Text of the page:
-- and follows
that quote with:
Hence we may
infer that not only the good sometimes leave their abode, but also the
wicked, since their damnation does not exceed that of the demons who
wander about everywhere.
souls of the saints or of the damned are sometimes actually present
where they appear, we are not to believe that this is always so: for
sometimes these apparitions occur to persons whether asleep or awake by
the activity of good or wicked angels in order to instruct or deceive
the living. Thus sometimes even the living appear to others and tell
them many things in their sleep; and yet it is clear that they are not
present, as Augustine proves from many instances (De Cura pro Mort. xi,
Pope St. Gregory
the Great had much to say about ghosts. In Book IV of his "Dialogues,"
he recounts a very comforting story. Responding to his interlocutor,
Peter, who asked, "What man is he, though never so holy, that, cometh
to leave this mortal life, hath not just cause to fear the unspeakable
sentence of damnation? for although he knoweth what he hath done, yet
ignorant he is not, how straightly his works shall be examined and
judged," he says:
It is even so,
Peter, as you say. And yet sometime the only fear of death doth purge
the souls of just men from their smaller sins, as you and I have often
heard of a certain holy man that was very much afraid when he came to
die: and yet, after he was dead, appeared to his disciples in a white
stole, reporting to them in what excellent manner he was received, when
he departed out of this world.
Why might ghosts
appear? First we have to consider that it's possible that some of what
we see as "ghosts" are the
result of naturally occurring phenomena our scientists haven't been
able to explain yet, some sort of "imprint"
that plays back like a recording somehow, in places thought to be
haunted, especially when emotionally
intense situations are involved, such as violent crimes, war, suicide,
etc. If such things are so, then those sort of phenomena wouldn't
entail true ghosts at all, with ghosts being the spirits of the
which have, and will always have, the three powers of the soul --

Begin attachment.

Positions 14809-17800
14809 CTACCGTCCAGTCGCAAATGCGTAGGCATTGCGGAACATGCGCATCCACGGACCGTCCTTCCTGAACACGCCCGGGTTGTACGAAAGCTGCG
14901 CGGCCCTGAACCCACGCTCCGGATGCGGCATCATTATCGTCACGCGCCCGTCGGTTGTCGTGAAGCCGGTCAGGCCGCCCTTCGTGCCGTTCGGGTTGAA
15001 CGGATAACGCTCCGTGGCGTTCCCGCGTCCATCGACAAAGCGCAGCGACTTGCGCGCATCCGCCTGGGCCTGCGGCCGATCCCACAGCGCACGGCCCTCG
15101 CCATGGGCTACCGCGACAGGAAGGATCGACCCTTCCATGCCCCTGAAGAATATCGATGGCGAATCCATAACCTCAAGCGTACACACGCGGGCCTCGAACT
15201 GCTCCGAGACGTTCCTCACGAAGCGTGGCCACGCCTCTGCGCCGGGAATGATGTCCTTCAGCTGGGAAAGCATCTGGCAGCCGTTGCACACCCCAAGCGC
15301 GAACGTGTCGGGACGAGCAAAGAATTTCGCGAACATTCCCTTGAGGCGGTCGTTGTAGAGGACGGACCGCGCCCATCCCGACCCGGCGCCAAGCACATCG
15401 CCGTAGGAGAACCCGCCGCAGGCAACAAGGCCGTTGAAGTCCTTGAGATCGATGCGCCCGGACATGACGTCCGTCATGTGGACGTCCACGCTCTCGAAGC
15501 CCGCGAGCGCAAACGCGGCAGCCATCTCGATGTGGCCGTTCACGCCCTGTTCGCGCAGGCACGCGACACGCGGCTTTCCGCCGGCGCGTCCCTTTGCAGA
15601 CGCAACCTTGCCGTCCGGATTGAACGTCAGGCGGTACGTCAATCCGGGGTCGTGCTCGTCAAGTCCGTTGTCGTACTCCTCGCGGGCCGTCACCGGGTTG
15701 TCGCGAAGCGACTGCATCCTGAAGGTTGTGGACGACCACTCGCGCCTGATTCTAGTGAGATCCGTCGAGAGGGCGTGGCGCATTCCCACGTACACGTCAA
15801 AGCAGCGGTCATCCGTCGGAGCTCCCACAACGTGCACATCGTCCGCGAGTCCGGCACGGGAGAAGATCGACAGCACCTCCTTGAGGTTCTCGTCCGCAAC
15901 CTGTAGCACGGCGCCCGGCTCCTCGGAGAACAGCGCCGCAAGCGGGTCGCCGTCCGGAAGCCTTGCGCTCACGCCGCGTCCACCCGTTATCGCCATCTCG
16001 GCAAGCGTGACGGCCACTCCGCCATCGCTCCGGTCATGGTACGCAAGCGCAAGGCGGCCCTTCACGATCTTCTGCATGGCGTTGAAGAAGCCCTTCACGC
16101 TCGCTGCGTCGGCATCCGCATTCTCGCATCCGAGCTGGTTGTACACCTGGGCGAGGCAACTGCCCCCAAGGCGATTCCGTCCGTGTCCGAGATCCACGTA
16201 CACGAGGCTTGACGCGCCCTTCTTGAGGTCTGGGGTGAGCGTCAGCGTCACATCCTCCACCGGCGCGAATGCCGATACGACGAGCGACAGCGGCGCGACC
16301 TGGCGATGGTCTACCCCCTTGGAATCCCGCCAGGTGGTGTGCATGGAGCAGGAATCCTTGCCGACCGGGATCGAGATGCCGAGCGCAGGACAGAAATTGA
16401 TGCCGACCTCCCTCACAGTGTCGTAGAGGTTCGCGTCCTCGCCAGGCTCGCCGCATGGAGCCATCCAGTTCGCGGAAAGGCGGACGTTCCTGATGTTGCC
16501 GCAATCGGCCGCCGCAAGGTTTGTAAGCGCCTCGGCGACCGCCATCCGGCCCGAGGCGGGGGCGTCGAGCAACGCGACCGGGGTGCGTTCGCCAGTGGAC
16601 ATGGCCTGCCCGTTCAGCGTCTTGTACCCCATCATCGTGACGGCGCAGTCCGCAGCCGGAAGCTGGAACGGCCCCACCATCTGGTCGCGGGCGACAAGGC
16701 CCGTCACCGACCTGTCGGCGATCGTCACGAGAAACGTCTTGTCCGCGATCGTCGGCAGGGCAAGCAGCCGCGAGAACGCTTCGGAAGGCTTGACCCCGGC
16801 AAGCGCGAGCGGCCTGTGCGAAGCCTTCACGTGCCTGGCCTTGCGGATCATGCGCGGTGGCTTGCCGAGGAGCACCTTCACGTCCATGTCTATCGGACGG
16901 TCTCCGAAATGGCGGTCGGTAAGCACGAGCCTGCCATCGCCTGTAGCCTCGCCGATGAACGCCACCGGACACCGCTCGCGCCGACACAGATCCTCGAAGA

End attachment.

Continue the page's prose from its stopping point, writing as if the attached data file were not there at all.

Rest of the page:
intellect, will, and memory. There would be no intelligence behind any
such sort of "imprint."
But as we've seen from the above, God might allow true ghosts to appear
to punish or to console. And He may let purgatorial souls -- the souls
of those who need to be purified before they enter into Heaven --
appear so that we'll be warned, or reminded to pray for them. In
Rome, there is a tiny museum dedicated to the evidence of such souls
returning to earth. The Piccolo
Museo Del Purgatorio
("Little Purgatory Museum"), located in the parish church of the Sacred
Heart, consists of a glass case filled with, among other things, the
following objects 1
finger-prints on the prayer book of Maria Zaganti of
the Parish of St. Andrew in Poggio Berni (Rimini), left by the deceased
Palmira Rastelli, the parish priest’s sister, on 5 March 1871. Palmira
Rastelli, who had died on 28 December 1870, asked her brother, Don
Sante Rastelli, by means or her friend, for some Holy Masses.
- 2. The
apparition, in 1875, of Luisa Le Sénèchal (born at
Chanvrières; died on 7 May1873), to her husband Luigi Le Sénèchal, in
their house at Ducey (Manche-France), asking him to pray for her and
leaving as a sign the print of five fingers on his night-cap. According
to the document authenticating the apparition, the burn on the
night-cap had been by the deceased lady so that the husband could give
a concrete proof to their daughter of the request to celebrate Masses.
- A photocopy (the
original is kept at Winnemberg near
Warendorf in Westfalia, Germany), of a burn mark made on the apron of
Sister M. Herendorps, a lay sister of the Benedictine Monastery of
Winnemberg, on Saturday 13 October 1696 by the hand of the deceased Sr.
Mary Care Schoelers, a choir sister of the same order, a victim of the
plague of 1637. The lower part of the photocopy shows the impression of
two hands made by the same Sister on a strip of linen.
- A photo of the
mark made by the deceased Mrs. Leleux, on
the sleeve of her son Joseph’s shirt, when she appeared to him on the
night of 21 June 1789 at Wodecq (Belgium). The son related that for a
period of eleven consecutive nights, he had heard noises which almost
made him sick with fear, at the end of which his mother appeared to him
on 21 June 1789. Reminding him of his duty or having Masses said in
compliance with the terms of a legacy left him by his father, she
reproached him for his way of life and begged him to change his
behaviour and to work for the Church. Then she put her hand on the